Md. Ballet Dancer Perseveres Through Injuries
By THERESA WINSLOW
The Capital of Annapolis
ANNAPOLIS, Md. (AP) — Ellie Dotson’s right foot is never too far from her thoughts.
Fifteen months of pain, surgery and rehabilitation can do that — especially when your ballet career is hanging in the balance.
But the 16-year-old Tracys Landing resident is back to training at almost full speed — en pointe and on track to be a professional dancer.
“I wasn’t going to let this stop me,” Ellie said. “I have to put all that behind me and keep doing what I love.”
She leaves Southern High School early to take classes at the Maryland Youth Ballet in Silver Spring. She’s usually there about four hours a day.
“She’s so expressive in her movements,” said Hariett Moncure Fellows, a member of the senior faculty at the youth ballet. “She’s got the soul of a dancer.”
When that soul couldn’t express itself because of the injury, things ran to a pretty dark place. Ellie’s been enthralled with ballet since she was 3 and has been taking classes for almost as long.
“I was depressed,” she said. “I went through this rough stage of not being able to dance, and worrying about not being able to dance. I was worried I’d have to start a different life.”
She took up nail art to distract herself from thinking about ballet while she rehabbed and recovered. “I painted my nails every hour,” she said.
Ellie has a two-inch scar on the side of her big toe from surgery. Her sesamoid bone split in two after she performed a hip-hop routine with Southern High’s dance team.
She was already hurting at the time, but decided to take part so she wouldn’t disappoint anyone and so her classmates could see her on stage.
“She’s an awesome student, a fantastic dancer and a total sweetheart,” said Jenny Sitter, who has Ellie in her French class. “She definitely lights up the room when she comes in.”
Dianna Cuatto, artistic director of the Ballet Theatre of Maryland, had similar praise. Ellie used to take classes with the Annapolis company before switching to the youth ballet.
“She’s a very gifted dancer,” Cuatto said. “She definitely has a lot of great potential, even with the setback of her injury.”
Every dancer has injuries, she said, and one of lessons they have to learn is to tough it out. Some fall by the wayside, but most persevere, like Ellie, Cuatto said.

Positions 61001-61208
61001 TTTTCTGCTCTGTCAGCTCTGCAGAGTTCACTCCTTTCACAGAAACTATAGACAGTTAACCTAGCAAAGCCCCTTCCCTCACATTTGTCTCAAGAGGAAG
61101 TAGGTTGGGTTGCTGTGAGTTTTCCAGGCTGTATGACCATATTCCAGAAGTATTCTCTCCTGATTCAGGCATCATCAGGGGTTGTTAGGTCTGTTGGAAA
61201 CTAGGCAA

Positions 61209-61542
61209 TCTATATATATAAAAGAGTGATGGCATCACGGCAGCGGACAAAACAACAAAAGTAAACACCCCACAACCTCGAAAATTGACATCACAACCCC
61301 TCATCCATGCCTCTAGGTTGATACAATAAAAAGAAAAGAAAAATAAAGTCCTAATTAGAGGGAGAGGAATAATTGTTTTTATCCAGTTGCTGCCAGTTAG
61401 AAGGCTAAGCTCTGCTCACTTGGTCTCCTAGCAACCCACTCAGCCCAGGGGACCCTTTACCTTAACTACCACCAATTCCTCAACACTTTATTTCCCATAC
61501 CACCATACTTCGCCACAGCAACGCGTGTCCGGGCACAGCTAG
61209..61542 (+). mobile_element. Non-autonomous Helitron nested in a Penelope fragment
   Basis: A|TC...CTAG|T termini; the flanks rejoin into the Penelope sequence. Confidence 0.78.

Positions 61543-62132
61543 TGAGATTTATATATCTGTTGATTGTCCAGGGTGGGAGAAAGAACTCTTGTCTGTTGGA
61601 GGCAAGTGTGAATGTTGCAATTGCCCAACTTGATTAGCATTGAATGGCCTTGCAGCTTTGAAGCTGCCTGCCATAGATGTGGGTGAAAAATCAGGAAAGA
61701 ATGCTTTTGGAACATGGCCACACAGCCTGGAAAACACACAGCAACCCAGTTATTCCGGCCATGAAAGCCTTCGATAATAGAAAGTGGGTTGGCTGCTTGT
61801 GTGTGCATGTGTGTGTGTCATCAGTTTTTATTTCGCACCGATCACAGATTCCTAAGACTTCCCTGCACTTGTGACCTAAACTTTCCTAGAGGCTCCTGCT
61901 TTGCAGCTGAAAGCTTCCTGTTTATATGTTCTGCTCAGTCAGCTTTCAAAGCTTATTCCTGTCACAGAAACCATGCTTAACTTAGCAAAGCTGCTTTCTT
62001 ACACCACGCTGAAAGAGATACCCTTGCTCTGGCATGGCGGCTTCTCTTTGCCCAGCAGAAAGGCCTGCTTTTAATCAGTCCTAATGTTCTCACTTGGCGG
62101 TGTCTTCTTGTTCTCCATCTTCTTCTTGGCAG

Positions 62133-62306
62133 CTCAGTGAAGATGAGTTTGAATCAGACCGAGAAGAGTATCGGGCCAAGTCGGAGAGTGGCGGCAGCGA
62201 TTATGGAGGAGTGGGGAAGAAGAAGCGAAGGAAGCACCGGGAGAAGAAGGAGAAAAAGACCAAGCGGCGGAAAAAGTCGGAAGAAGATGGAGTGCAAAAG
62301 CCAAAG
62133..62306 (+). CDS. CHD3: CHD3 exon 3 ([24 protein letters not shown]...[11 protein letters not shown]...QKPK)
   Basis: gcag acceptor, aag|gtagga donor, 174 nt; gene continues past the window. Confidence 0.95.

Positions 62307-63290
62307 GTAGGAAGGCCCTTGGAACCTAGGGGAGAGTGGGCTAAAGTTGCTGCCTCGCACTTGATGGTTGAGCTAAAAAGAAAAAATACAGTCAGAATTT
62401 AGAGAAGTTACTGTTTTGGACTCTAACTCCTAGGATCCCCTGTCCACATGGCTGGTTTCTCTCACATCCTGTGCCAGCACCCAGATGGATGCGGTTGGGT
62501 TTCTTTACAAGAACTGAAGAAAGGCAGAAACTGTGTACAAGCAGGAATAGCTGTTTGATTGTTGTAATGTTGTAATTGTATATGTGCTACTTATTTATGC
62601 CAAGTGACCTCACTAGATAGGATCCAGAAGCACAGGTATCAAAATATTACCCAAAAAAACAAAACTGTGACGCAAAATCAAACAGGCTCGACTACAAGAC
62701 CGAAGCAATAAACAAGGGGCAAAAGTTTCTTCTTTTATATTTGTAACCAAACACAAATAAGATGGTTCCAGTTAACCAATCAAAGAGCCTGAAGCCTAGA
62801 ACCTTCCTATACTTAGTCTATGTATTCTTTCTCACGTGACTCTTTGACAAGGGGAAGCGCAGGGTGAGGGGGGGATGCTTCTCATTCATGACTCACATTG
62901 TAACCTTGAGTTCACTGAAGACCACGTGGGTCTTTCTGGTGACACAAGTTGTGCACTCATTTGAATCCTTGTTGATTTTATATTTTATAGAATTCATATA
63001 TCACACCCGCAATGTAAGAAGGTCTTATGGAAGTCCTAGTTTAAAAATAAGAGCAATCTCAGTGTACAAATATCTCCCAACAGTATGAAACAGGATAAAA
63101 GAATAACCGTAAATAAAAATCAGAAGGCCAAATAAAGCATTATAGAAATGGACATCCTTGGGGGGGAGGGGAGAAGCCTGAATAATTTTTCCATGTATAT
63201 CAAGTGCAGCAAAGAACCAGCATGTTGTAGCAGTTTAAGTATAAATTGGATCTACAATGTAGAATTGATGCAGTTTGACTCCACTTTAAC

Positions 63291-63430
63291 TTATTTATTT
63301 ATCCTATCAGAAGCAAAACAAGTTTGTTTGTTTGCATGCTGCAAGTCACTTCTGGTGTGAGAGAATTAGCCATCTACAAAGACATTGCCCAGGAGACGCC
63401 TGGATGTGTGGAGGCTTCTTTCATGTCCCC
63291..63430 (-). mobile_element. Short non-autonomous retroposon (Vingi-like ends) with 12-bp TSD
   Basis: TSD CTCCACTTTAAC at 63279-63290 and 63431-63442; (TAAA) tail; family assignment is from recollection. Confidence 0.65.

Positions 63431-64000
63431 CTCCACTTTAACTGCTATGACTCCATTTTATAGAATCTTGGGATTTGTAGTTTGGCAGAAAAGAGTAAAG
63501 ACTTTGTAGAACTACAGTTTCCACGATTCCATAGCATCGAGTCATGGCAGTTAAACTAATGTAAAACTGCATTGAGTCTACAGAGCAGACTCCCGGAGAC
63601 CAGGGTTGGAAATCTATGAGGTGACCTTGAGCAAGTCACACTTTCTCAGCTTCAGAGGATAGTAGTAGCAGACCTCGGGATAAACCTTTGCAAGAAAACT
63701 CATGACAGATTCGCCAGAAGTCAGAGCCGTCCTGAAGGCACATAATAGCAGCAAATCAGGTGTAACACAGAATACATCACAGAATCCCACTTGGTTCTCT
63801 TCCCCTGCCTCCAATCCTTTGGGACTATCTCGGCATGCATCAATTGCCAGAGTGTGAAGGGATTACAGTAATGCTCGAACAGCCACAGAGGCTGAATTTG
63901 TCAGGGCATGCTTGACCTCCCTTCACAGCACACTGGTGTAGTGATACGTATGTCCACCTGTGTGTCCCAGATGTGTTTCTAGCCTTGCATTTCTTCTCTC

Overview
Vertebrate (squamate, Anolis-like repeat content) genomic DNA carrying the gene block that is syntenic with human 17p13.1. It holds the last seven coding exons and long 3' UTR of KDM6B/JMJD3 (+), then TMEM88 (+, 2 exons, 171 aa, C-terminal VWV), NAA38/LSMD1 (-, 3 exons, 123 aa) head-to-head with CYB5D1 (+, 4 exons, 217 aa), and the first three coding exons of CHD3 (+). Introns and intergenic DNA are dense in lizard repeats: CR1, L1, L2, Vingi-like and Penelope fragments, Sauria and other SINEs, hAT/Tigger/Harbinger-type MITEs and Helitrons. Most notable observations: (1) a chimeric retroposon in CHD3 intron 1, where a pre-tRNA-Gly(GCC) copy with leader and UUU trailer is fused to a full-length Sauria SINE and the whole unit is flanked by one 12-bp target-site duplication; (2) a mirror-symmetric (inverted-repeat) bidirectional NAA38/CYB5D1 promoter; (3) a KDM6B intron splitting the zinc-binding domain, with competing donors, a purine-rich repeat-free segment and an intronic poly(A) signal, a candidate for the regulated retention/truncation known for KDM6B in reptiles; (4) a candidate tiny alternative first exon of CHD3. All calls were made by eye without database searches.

“The persistence is what sets apart strong artists and strong athletes.”
Ellie appreciates dance more than ever now.
“I just love ballet,” she said. “It’s like an escape from the rest of the world.”
All of her energy goes into training — and anything left over goes into raising money. She was selected for Burklyn Ballet Theatre’s summer program, and chosen to travel with the Vermont troupe to Scotland to perform “Cinderella” at an Edinburgh arts festival.
The only catch is the cost. She needs to raise about $8,550 for the program and the trip.
After fundraising and work behind the counter at a Deale pizza restaurant, she’s more than halfway there. But she has to come up with the rest by the end of the month. Two more fundraisers are planned.
“I think I can do it, (but) it’s going to be a stretch,” she said. “I’m keeping my fingers crossed.”
If worse comes to worse, she’ll only do four weeks of summer classes instead of six, and put the rest of the money toward the Scotland trip.
Beyond the chance to travel, performing in Edinburgh provides the chance to dance to a ballet choreographed by one of her mentors, Rob Royce.
Ellie first met Royce when he was with the Ballet Theatre of Maryland. He’s now based in W. Va. and working at a variety of locations.
He’ll also be teaching some of the classes Ellie will hopefully be taking this summer.
“No question, she has what it takes,” Royce said. “She has the dance, she has the determination, and more than anything she has the respect for the art and herself.”
Information from: The Capital of Annapolis, Md., http://capitalgazette.com
(Copyright 2013 by The Associated Press. All Rights Reserved.)